On September 20, a full panel of the Superior Court filed an Opinion in Gregury and Robey v. Greguras, et al., 2018 PA Super 261 (Pa.Super., filed Sept. 20, 2018) (en banc), clarifying when a party may waive the attorney-client privilege under Pennsylvania law.
In a question of first impression, the Court held, in part, that the defendants abused the attorney-client privilege by asserting it throughout pre-trial proceedings, only to waive it at the outset of trial much to the surprise and prejudice of the opposing party.
Gregury involved a dispute regarding the disposition of an estate. The plaintiffs, adult children of the departed’s first marriage, sought recourse for the alleged failure of their legacy, despite supposedly clear language in their father’s will to the contrary. At issue were communications that the defendant, the father’s second wife, shared with her attorney regarding the disposition of jointly-held property upon his death. Throughout the course of pretrial litigation and discovery, the defendant invoked the attorney-client privilege to shield those discussions from the plaintiffs.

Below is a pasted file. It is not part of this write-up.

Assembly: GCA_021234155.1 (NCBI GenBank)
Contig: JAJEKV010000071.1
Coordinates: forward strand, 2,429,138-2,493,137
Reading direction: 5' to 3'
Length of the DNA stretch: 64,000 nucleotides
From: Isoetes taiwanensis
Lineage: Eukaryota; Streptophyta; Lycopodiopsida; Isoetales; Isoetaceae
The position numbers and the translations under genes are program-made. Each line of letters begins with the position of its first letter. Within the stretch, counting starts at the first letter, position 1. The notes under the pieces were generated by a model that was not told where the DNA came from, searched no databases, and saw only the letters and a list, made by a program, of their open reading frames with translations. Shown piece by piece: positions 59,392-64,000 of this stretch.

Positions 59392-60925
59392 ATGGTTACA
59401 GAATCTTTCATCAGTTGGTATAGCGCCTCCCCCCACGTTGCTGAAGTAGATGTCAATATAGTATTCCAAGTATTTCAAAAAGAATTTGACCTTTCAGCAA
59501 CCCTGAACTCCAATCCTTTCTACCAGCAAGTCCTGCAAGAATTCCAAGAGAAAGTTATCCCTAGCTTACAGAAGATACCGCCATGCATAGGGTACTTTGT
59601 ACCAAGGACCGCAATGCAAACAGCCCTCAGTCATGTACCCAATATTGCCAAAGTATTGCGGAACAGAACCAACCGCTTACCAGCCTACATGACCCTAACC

A jury trial commenced, and during opening statements, the defendant’s counsel insinuated that the defendant remembered the content of her discussions with her attorney and would testify to facts favorable to her defense. The plaintiffs objected, moved for a mistrial, and sought a continuation to permit limited discovery. The trial court overruled the objection, denied the mistrial, and ignored the request for a continuation. Trial proceeded and resulted in favor of the defendants.
On appeal, the Honorable Mary Jane Bowes, writing on behalf of the majority, noted that the clear language of the privilege statute permits waiver of the privilege “upon the trial by the client.” The Court observed, however, that this language must be “viewed in the context of our discovery and pretrial rules.” Gregury, 2018 PA Super, at *14. The Court noted that “[o]ne of the primary purposes of discovery is to prevent surprise and unfairness of a trial by ambush, in favor or a trial on the merits.” Id.
The Court took umbrage with the defendant’s last-minute waiver of the privilege, finding that “one party should not be permitted to withhold information from the other party and then surprise that party with it at trial.” Id. at *20. Further, it found the trial court had various means of mitigating the issue, such as precluding the privileged communications or pausing the proceedings to allow limited discovery.
Gregury stands as a cautionary tale for matters involving privileged communications. The courts will not countenance last-minute tactical deployments of privileged communications. Practitioners must not be hasty when invoking the privilege during discovery if such communications are essential to their clients’ defense at trial. Following Gregury, the courts may require notice of a party’s waiver of the privilege well in advance of trial to provide opposing counsel an opportunity to properly explore the evidence.
This post was written by John Paul Regan.